The business secretary, Grant Shapps, will announce a plan next week to offer grants of up to £15,000 to middle-income households to make homes more energy efficient, according to reports.
The scheme, called “eco plus”, runs from April and is aimed at middle earners to enable them to finance work on their homes, such as installing cavity wall insulation or smart heating controls.
The government has set aside 1 billion pounds for the initiative, which will target people in council tax bands A to D, according to the Times.
The intention is to target 70,000 homes over three years, covering 75% of the cost of any energy efficiency improvement to people’s homes.
The push to encourage people to install upgrades in their homes is set to create significant cost savings at a time when oil and gas prices have risen as a result of Russia’s invasion of Ukraine.
Britain’s housing stock is the oldest and least energy efficient in Europe and the government has been forced to intervene in the market to shield people from skyrocketing energy bills.
Installation of ceiling insulation costing between £455 and £640, depending on the property typeand can save a household between £330 and £590 a year, according to the Energy Saving Trust (EST).
Cavity wall insulation costs between £580 and £1,800, and can save between £235 and £690 a year.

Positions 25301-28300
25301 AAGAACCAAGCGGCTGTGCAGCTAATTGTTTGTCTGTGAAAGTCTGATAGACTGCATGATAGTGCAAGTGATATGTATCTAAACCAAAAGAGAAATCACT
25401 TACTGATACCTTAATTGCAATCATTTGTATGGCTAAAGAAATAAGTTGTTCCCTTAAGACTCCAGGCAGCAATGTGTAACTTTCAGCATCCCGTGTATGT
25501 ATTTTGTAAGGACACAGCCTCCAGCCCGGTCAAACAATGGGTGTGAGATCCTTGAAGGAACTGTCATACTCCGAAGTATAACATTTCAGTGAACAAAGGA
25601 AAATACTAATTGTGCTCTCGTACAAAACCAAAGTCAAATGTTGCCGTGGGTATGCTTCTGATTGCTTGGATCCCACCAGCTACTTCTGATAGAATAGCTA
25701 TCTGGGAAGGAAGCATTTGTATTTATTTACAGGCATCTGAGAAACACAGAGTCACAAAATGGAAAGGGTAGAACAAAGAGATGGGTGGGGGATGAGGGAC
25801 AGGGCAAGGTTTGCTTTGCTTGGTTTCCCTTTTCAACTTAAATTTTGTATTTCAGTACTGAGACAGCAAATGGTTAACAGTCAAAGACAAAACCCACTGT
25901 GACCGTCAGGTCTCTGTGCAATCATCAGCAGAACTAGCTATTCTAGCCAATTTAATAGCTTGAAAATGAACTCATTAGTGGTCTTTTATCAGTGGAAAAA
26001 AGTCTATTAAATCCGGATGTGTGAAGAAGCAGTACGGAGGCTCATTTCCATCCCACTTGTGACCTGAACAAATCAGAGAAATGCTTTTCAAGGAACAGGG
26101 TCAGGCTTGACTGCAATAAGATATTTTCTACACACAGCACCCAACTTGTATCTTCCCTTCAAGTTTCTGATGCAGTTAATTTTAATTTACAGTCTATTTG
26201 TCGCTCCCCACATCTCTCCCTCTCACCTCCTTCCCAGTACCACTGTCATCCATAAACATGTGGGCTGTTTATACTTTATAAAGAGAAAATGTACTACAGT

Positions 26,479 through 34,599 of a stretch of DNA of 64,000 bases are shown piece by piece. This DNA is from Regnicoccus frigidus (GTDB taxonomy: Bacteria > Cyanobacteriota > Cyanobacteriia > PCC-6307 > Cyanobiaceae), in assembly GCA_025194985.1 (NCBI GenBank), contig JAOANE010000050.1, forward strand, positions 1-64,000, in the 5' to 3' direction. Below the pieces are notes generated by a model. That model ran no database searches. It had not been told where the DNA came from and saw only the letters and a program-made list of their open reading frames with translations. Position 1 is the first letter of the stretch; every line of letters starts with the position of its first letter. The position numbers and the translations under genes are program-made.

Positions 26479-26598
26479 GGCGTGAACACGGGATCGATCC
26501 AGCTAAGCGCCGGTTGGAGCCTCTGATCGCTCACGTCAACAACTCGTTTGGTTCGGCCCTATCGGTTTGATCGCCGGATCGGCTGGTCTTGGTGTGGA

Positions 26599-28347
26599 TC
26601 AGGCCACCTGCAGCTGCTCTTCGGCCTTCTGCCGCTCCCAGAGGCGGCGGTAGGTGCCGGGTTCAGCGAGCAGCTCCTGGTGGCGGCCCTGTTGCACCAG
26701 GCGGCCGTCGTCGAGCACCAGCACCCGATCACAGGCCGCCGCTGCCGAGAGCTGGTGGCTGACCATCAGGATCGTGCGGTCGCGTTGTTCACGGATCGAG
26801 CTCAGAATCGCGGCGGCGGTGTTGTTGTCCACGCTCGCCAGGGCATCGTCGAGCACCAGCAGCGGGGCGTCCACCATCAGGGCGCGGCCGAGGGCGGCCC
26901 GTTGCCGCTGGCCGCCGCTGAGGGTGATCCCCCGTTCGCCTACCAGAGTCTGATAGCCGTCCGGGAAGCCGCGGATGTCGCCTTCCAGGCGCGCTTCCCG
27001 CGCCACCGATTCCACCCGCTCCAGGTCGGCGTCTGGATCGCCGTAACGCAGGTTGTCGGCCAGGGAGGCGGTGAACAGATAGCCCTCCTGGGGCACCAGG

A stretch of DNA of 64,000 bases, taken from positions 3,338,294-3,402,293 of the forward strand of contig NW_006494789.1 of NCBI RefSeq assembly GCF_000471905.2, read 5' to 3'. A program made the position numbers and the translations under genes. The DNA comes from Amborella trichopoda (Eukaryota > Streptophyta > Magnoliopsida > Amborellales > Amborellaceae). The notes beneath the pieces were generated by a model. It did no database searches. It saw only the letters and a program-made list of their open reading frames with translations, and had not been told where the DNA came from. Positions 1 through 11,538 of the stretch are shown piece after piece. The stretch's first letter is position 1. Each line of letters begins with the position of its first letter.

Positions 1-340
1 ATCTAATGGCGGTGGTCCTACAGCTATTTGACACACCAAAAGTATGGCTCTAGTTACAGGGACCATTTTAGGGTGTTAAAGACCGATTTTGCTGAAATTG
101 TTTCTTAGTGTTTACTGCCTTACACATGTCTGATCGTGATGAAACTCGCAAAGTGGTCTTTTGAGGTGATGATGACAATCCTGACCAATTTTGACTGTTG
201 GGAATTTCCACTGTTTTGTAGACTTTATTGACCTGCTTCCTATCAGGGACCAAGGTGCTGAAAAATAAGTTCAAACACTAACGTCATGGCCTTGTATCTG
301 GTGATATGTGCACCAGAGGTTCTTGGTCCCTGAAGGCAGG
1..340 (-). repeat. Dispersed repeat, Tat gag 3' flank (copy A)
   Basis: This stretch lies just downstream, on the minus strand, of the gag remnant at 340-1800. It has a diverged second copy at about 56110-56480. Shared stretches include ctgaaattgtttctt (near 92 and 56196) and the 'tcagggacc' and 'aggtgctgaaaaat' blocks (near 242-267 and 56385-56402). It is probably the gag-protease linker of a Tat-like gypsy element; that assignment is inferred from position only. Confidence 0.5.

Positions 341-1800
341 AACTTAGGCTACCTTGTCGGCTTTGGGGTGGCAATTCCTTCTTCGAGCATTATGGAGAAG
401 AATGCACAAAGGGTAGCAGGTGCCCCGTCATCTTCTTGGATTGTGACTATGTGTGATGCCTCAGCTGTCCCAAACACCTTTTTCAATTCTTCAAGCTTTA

The financing will be administered by energy suppliers, in contrast to the green housing support scheme that was discontinued last year and which offered £5,000 or £10,000 to install insulation or low-carbon heating.
The scheme is part of a wider ambition announced by the Chancellor, Jeremy Hunt, in the Autumn Statement to reduce energy use from buildings and industry by 15% by 2030.
“Reducing demand by this much means, in today’s prices, a saving of £28 billion from our national energy bill, or £450 off the average household bill,” he said.
The government is expected to approve a £25 million pre-Christmas social media and advertising campaign on how households can reduce their winter energy consumption.
The advice will include a number of tips, such as turning off radiators in empty rooms, lowering the temperature of the boiler and taking showers rather than baths.
The development secretary, Michael Gove, said the advice would not be “nannying” but would point people towards “authoritative sources of advice” on managing energy use.
An earlier attempt to introduce a public information campaign on energy saving measures was reportedly blocked by Liz Truss’s administration.